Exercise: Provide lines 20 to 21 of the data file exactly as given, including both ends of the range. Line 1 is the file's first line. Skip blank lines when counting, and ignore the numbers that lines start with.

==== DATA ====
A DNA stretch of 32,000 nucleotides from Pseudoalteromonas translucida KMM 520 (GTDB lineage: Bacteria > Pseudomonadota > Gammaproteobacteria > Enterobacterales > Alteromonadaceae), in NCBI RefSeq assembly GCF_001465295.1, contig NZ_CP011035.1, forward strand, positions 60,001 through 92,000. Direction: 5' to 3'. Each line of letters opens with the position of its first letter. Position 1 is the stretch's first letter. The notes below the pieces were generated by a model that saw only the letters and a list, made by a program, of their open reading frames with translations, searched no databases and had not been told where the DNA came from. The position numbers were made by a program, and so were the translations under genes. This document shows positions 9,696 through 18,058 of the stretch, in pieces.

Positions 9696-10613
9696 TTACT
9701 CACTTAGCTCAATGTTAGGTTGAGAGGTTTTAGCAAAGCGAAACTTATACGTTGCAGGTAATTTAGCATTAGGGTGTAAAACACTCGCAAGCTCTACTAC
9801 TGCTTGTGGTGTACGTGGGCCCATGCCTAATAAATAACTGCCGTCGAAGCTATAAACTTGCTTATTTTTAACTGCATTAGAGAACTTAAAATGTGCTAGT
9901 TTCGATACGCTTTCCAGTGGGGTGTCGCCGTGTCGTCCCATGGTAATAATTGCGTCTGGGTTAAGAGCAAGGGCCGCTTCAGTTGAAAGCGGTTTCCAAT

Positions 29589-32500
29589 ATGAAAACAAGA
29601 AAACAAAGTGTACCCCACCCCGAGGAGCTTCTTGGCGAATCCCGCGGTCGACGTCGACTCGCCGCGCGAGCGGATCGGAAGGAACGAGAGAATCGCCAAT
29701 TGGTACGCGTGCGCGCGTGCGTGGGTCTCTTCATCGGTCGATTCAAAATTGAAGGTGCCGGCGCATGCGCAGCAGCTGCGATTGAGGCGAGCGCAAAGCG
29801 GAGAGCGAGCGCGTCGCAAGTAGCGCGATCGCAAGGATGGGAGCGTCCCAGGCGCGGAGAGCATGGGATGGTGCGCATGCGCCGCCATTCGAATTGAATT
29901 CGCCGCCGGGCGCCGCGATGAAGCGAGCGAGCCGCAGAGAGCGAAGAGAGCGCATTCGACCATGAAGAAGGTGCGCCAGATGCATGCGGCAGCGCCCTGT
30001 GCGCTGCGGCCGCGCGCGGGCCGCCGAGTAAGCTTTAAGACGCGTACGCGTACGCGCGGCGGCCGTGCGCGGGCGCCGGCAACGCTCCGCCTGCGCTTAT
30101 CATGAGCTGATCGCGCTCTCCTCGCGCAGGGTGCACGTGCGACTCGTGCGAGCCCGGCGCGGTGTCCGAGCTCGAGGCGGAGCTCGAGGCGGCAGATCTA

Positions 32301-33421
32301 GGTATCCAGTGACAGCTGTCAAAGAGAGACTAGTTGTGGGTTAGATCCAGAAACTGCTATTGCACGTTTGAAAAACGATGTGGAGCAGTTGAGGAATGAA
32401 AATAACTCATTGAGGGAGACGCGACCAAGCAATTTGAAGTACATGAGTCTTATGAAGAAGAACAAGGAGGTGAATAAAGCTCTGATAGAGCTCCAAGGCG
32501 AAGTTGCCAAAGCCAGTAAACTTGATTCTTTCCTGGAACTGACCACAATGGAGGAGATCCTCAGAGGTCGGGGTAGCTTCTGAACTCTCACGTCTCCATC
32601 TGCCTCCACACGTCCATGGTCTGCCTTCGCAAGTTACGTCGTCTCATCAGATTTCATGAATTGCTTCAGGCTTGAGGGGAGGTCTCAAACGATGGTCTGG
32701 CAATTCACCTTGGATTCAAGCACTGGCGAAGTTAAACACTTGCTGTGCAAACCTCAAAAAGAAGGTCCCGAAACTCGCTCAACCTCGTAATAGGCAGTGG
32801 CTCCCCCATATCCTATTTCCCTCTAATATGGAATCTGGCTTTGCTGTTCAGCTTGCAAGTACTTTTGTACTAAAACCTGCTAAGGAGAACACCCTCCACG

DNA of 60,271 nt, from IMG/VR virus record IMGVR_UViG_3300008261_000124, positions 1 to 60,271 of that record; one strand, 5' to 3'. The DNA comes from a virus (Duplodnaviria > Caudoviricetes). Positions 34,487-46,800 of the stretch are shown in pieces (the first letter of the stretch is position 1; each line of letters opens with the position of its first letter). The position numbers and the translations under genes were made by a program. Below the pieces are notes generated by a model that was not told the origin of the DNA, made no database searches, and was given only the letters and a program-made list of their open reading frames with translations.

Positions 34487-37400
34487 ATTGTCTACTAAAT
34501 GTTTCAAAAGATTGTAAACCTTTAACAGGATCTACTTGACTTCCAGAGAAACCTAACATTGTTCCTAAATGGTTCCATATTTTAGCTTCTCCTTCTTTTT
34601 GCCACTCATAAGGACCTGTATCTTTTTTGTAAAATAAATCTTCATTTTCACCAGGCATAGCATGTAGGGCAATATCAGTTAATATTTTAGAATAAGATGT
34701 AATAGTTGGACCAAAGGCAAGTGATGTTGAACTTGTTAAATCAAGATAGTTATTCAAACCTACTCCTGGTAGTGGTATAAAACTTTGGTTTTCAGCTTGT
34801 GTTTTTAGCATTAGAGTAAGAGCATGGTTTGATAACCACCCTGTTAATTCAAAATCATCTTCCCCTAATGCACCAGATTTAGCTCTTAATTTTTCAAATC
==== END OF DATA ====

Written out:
32701 CAATTCACCTTGGATTCAAGCACTGGCGAAGTTAAACACTTGCTGTGCAAACCTCAAAAAGAAGGTCCCGAAACTCGCTCAACCTCGTAATAGGCAGTGG
32801 CTCCCCCATATCCTATTTCCCTCTAATATGGAATCTGGCTTTGCTGTTCAGCTTGCAAGTACTTTTGTACTAAAACCTGCTAAGGAGAACACCCTCCACG